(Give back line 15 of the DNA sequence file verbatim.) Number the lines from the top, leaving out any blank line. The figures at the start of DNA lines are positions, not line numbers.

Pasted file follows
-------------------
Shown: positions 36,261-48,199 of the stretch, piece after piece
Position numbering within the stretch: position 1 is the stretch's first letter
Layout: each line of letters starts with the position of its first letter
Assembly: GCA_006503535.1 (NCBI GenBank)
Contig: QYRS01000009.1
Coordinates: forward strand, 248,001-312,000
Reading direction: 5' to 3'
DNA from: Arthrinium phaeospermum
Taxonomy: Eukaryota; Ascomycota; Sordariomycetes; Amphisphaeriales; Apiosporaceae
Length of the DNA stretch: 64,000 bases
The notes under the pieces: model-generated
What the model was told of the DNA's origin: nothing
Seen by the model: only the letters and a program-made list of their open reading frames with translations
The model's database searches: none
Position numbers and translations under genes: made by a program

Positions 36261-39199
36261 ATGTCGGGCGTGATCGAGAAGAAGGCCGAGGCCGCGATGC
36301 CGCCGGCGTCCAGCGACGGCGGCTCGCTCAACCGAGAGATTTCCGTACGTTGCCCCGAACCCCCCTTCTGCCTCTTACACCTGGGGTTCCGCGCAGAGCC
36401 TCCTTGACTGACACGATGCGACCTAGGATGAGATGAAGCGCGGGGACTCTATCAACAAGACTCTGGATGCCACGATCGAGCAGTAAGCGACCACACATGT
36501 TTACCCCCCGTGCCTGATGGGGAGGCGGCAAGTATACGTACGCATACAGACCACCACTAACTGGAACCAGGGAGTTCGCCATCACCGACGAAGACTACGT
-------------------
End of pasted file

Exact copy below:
Position numbers and translations under genes: made by a program